Beneath The Surface
by B.K. Stubblefield
Twenty-nine years earlier
Startled, the little boy awoke.
Confused and scared, his eyes fluttered then opened wide as he gazed into the darkness of the room. Strange noises had woken him. Or had it only been a bad dream? No, not a dream… there they were again. His heart sprinted at the low growls, shrieks, and whispers. Was someone hurt? He couldn’t tell, but it scared him.
His ears pricked, and he strained to pick up any sound. He knew no monsters hid under his bed or crouched in the corners of his room. But still… what if?
Suddenly, a bolt of lightning flashed and split the night sky with an erratic zig-zag across the horizon. The boy relaxed. Scaredy-cat he chided himself aloud. It’s only a storm. The low moan of the approaching storm had roused him from his sleep.
Storms didn’t scare the little boy–his dad had taught him how to stay safe. And his dad was his hero – he was a soldier and knew everything about safety. The boy watched and learned, bonding with his dad over fun outdoor trips … like when they went camping. Just the two of them. But his dad wasn’t home that night. His unit was on a military field exercise. The boy closed his eyes and said a prayer for his dad’s protection.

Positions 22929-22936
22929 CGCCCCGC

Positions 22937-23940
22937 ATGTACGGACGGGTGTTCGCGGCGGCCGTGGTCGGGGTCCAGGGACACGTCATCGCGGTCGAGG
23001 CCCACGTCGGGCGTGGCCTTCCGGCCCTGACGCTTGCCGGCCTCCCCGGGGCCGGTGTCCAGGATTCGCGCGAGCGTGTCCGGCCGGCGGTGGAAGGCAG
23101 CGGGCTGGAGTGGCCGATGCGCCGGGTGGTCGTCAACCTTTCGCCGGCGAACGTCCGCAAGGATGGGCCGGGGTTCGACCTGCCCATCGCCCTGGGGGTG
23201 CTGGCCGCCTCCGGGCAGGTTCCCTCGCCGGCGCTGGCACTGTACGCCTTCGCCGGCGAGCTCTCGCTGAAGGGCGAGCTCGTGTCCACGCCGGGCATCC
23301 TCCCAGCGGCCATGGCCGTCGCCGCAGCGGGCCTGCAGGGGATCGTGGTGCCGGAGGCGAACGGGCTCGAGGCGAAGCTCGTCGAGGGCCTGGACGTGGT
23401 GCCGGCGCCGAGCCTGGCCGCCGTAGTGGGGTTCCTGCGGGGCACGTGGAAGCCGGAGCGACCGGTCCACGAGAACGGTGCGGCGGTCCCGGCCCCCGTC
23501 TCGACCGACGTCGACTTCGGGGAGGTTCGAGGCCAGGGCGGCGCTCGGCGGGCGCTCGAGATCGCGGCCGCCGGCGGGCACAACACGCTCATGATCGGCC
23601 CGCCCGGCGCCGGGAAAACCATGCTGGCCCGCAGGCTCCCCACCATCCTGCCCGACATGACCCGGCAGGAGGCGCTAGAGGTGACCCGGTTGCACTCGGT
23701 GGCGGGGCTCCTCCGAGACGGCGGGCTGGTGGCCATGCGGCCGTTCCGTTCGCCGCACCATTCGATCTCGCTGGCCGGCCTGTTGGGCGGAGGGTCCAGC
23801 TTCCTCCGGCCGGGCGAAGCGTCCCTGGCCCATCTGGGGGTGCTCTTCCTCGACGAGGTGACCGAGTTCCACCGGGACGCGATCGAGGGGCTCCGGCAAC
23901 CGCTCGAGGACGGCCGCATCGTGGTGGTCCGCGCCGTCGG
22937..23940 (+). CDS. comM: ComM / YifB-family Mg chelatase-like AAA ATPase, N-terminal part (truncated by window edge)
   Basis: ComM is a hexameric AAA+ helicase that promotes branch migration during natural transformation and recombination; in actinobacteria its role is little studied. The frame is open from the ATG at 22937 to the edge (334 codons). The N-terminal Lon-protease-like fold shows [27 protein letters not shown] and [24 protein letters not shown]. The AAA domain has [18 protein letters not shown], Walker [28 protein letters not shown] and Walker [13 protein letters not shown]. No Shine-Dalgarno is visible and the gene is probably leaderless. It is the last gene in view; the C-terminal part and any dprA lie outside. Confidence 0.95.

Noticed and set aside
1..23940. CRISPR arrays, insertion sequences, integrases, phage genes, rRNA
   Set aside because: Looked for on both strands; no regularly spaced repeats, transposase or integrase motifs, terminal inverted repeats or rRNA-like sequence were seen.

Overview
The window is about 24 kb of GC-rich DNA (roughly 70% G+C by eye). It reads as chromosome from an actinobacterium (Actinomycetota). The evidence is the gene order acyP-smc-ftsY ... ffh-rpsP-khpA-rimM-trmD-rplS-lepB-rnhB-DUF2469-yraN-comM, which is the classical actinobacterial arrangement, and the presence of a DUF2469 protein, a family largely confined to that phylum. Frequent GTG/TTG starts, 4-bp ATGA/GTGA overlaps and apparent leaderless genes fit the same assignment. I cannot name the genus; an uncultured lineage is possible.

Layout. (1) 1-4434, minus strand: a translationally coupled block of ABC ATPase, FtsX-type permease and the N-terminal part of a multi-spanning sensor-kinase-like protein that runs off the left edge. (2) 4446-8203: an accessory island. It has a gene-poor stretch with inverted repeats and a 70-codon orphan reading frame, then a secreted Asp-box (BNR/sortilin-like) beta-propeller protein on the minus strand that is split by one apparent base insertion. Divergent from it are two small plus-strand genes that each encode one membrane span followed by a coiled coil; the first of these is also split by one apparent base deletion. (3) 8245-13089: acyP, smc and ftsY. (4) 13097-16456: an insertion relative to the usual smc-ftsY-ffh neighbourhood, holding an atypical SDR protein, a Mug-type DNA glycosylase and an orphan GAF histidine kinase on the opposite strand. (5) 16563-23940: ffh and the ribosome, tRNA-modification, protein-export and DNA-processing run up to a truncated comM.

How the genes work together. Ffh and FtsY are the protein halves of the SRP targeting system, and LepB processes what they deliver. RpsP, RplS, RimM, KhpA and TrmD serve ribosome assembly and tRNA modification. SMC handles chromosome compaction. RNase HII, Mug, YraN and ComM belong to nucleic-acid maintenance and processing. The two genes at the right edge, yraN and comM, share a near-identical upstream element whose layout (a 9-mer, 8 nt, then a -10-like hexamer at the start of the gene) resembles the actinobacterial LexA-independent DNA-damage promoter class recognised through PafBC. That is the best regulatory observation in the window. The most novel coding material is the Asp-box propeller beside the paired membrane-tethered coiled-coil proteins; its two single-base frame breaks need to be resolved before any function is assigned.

His fists uncurled, releasing the bedsheet from a steely grip as he counted the seconds to the next crashing boom of the thunderclap. As the thunder rolled, he thought he heard the strange noise again. What was that? Did the rumble disappear into the night? No. The sound came from the end of the hall.
With his frightened heart slamming against his ribs, he gathered the courage to get out of bed and hitched up his Teenage Mutant Ninja Turtles pajama pants. Barefoot, he padded across the room. With great care, he quietly turned the doorknob and stepped out into the hallway.
He had to pee but didn’t have far to go. The bathroom door across the hall from his room stood open. He slipped inside, softly closing the door behind him. When he finished, he opened the water faucet just enough to wash his hands under a warm trickle before he slipped back into the hall. That’s when he heard it again. That noise. Without making a sound, the boy crept along the wall until he stopped in front of his parents’ bedroom. Pressing his ear against the flimsy wooden door, he listened.